Harsh con­di­tions

In 1861, over 13,800 peo­ple worked in the glass in­dus­try in Eng­land and Wales. Over one-quar­ter of these were un­der 20 years old. Nine-year-old John­nie Mathers, who earned 3s 6d per week at James Hart­ley’s Sun­der­land firm, said: “We are called [to work] at any hour of the day or night… when I am off work­ing some­times I am sleep­ing and in bed and some­times I get a play.” The Fac­tory Act Ex­ten­sion Act (1867) banned boys un­der the age of 12 from melt­ing glass in the fur­nace.

By this date, new de­signs for glass-houses im­proved ven­ti­la­tion for the work­ers. In­stead of the old ‘cones’, a large shed was con­structed around a cen­tral chim­ney, which vented the fur­nace smoke and made work­ing con­di­tions more pleas­ant.

Large pieces of glass for windows and mir­rors were made by ‘cast­ing’. In the late 18th cen­tury, skilled work­ers were im­ported from France (where this process was in­vented) to help per­fect the cast­ing tech­nique here.

Molten glass straight from the fur­nace was poured from a la­dle onto a huge cast­ing ta­ble, rolled flat (by hand or by steam engine), then ground and pol­ished to a per­fect fin­ish. The huge hall for cast­ing plate glass at Raven­head in Lan­cashire (1776) was a won­der of the age. In­dus­trial glass­mak­ing re­ally came of age when Chance Bros of Birm­ing­ham man­u­fac­tured the stag­ger­ing 900,000 square foot of glass needed to con­struct the Crys­tal Palace, home to the Great Ex­hi­bi­tion of 1851.

Un­like other in­dus­tries, glass work­ers had week­ends off. Em­ploy­ers like Chance Bros and Pilk­ing­ton also had schools for their child work­ers. They also or­gan­ised so­cial ac­tiv­i­ties like sports, clubs and works out­ings. Pen­sion schemes, prov­i­dent funds and dis­pen­saries cared for work­ers and their fam­i­lies.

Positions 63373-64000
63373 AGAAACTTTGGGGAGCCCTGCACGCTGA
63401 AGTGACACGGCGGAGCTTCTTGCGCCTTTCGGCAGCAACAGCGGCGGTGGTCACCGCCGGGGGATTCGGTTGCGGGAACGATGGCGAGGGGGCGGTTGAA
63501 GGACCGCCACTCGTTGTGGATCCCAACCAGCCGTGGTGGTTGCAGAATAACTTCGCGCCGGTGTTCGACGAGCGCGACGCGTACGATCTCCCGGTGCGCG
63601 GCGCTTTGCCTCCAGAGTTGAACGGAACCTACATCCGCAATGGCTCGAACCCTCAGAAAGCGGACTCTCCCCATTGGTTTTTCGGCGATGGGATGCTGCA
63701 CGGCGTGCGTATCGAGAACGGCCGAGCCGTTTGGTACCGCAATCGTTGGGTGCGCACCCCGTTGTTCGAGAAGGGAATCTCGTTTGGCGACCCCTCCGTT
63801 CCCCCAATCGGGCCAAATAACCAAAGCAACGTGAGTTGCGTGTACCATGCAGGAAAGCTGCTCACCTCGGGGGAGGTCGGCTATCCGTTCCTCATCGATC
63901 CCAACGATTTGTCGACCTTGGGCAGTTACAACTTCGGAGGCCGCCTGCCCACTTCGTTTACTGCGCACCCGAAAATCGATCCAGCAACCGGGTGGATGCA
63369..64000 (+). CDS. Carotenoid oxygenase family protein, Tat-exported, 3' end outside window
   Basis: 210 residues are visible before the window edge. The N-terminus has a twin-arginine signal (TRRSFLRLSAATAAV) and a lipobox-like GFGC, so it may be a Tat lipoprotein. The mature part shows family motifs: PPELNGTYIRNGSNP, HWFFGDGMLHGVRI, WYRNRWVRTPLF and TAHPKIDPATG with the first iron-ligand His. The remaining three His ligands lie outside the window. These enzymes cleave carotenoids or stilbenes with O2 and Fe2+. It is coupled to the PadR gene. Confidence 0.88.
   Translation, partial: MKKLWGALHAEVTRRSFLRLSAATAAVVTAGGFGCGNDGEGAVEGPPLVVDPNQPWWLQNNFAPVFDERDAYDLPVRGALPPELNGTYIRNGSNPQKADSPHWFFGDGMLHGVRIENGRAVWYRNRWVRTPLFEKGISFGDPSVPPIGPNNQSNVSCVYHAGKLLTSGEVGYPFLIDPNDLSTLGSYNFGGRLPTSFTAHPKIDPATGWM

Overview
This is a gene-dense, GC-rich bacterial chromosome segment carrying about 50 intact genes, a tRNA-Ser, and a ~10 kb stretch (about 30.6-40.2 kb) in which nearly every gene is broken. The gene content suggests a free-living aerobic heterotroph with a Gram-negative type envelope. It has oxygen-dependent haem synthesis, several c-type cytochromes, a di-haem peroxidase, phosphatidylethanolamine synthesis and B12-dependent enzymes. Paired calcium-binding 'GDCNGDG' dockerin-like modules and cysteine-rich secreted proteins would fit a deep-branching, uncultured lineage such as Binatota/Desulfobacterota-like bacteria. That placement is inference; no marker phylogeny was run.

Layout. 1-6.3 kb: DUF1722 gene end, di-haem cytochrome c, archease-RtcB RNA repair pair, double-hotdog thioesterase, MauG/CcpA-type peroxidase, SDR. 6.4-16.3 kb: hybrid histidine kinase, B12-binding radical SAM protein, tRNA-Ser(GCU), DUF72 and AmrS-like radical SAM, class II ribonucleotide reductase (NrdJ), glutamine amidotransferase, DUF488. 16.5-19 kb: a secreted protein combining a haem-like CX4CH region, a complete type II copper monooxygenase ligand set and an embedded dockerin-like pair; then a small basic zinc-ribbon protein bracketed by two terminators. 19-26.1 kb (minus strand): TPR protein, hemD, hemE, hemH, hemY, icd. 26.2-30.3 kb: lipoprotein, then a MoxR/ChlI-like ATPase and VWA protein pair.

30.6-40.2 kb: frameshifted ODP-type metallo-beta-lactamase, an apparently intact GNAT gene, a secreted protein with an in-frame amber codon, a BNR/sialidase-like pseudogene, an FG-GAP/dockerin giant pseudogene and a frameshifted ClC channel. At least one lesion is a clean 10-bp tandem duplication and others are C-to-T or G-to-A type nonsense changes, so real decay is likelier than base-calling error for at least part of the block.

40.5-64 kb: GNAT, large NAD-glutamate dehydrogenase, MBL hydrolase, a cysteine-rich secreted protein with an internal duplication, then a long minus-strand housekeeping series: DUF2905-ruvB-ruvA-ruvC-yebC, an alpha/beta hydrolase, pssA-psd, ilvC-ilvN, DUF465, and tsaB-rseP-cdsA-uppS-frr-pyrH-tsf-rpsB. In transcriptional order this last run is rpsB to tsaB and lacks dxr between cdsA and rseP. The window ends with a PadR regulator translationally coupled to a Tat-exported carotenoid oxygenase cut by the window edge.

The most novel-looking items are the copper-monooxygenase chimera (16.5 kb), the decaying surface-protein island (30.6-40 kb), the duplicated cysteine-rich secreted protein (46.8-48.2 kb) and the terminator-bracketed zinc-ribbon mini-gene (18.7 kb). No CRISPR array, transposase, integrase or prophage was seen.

Glass ar­chives

When check­ing the cen­suses for glass work­ers, re­mem­ber that be­cause they worked long shifts, they may have been at work on cen­sus night. Trade di­rec­to­ries list­ing glass­mak­ing firms are on the Univer­sity of Leices­ter web­site ( bit.ly/ LE di­rec­to­ries). County record of­fices keep copies and some ge­neal­ogy web­sites have their own on­line col­lec­tions.

Search The Na­tional Ar­chives Dis­cov­ery cat­a­logue to lo­cate busi­ness ar­chives and fam­ily papers ( dis­cov­ery. na­tion­alarchives.gov.uk). Look for wage books, min­utes, ac­counts, prop­erty records, cash books ap­pren­tice­ship in­den­tures, and so on. For ex­am­ple, Sandwell Com­mu­nity His­tory and Ar­chives Ser­vice holds the records for Chance Broth­ers Ltd ( bit.ly/ chance­bros).

The Modern Records Cen­tre in War­wick holds an­nual re­ports for the Na­tional Union of Flint Glass Work­ers 1948–1972; quar­terly re­ports of one of its pre­de­ces­sor bod­ies, the Na­tional Flint Glass Work­ers’ Friendly So­ci­ety (Bri­tain and Ire­land) 1921–1946; and copies of the Flint Glass Mak­ers’ Mag­a­zine 1850–1902, which in­cluded mem­ber­ship rolls by branch ( bit.ly/modernrecords).

See also Glassmakers of Stour­bridge and Dud­ley 1612– 2002 by Ja­son El­lis, ( Xlib­ris, 2003); The Labour Aris­toc­racy Re­vis­ited: Vic­to­rian Flint Glassmakers 1850– 80 by Takao Mat­sumura (Manch­ester Univer­sity Press, 1983); and The Scot­tish Glass In­dus­try 1610–1750 by Jill Turn­bull (So­ci­ety of An­ti­quar­ies of Scot­land Mono­graph, 2011). Sue Wilkes is an au­thor who spe­cialises in fam­ily, so­cial and in­dus­trial his­tory

Un­like other in­dus­tries, glass work­ers had week­ends off

A crafts­man work­ing on a glass or­na­ment

A 20th cen­tury glass­blower at work